Berreby has some brilliant examples of the extraordinary consequences of labelling people as one of "Us" or "Them" and how little it takes to earn a label. He describes an incident during the ethnic cleansing in Rwanda in 1994. Tutsi villagers fled to a local convent seeking sanctuary. But when the Hutus arrived, the Hutu abbess handed over the Tutsis for slaughter; but not the Tutsi nuns.
What was the difference between the Tutsis she allowed to be killed and those she protected? Just a piece of cloth: the veil. That was all it took. So much for Christian solidarity. ("Yes, but they were Africans," you whisper to yourself. "They're different." So how do you react when you see a Muslim veil?)
Some argue that those fatal tribal resentments were the product of deep historical grievances. But Berreby quotes incredible experiments where the triviality of difference was explored. In one by Henry Tajfel, a group of schoolboys were asked to look at paintings by two artists and say which they preferred. The boys were divided into two groups, with one being told the paintings they preferred were by Kandinsky and the other group told the paintings they liked were by Paul Klee.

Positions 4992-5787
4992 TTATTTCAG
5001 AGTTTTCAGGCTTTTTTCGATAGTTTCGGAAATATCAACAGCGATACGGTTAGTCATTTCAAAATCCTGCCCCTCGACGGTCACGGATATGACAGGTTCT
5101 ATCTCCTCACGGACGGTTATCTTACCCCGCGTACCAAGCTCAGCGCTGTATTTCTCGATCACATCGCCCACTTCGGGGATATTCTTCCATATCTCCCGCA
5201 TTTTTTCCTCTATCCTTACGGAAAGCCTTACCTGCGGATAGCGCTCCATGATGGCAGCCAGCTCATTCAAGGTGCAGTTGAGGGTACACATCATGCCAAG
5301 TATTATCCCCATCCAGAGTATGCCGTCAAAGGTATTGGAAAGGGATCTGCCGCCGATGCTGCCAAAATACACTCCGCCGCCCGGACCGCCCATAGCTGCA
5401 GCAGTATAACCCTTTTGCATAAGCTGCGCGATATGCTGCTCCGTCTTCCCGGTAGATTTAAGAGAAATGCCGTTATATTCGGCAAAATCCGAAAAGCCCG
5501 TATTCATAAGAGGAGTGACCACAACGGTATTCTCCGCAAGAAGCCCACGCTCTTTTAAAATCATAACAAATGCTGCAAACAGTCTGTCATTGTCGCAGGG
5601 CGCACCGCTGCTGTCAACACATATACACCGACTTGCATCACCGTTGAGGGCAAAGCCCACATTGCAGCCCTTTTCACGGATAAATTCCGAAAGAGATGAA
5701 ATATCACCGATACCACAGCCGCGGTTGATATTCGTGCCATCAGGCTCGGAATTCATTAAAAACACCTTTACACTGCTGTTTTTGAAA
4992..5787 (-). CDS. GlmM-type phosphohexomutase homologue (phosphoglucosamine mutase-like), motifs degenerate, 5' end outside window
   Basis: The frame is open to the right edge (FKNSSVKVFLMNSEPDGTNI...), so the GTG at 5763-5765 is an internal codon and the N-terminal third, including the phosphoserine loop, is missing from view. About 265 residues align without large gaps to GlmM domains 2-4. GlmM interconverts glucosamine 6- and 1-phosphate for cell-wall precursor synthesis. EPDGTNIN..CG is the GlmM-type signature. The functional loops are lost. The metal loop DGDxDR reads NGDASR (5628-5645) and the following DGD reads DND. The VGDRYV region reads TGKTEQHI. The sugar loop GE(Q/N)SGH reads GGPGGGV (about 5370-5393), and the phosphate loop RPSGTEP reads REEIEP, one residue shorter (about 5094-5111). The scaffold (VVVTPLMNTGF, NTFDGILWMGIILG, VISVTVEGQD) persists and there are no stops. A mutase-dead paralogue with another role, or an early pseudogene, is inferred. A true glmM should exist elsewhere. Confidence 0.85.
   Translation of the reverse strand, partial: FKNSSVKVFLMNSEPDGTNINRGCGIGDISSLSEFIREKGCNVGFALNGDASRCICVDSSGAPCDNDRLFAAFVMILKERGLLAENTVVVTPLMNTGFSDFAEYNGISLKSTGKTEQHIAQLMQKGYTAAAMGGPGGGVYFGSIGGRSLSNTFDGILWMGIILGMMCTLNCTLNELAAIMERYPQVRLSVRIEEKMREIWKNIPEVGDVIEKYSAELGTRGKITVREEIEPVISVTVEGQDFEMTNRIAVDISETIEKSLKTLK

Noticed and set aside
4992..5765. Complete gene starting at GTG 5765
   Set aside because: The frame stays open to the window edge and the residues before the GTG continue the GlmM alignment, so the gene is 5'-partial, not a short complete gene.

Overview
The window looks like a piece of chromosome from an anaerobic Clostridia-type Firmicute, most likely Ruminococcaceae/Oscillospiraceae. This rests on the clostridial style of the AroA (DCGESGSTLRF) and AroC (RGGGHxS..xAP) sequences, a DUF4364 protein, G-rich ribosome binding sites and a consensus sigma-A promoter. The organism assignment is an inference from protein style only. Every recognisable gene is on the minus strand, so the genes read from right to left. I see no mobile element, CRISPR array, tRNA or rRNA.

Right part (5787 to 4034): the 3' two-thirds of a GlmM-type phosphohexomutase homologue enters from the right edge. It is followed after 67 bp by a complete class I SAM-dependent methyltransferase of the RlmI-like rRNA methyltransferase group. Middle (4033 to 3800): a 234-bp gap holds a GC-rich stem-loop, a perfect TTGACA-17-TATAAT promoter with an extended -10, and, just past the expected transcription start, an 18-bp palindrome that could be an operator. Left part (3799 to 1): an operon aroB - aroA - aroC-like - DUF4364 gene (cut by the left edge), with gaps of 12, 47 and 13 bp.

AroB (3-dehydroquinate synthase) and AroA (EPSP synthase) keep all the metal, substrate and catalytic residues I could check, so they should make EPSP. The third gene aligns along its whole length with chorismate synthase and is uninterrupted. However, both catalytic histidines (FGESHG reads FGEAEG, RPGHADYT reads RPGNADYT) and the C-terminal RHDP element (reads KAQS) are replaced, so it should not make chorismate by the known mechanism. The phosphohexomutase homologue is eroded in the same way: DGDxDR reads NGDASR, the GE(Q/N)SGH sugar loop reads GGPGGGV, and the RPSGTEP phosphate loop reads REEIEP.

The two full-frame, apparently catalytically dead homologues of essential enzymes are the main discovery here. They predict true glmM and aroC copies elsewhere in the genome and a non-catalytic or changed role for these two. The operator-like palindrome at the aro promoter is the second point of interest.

Finally they were given a hypothetical amount of money to divide between all the boys. There was a chance for them to distribute the money to maximise the reward for all. Instead they divided the money in a way that created the largest difference possible between the two groups. The twist? The so-called artistic preferences weren't even real. The experimenters just divided them randomly.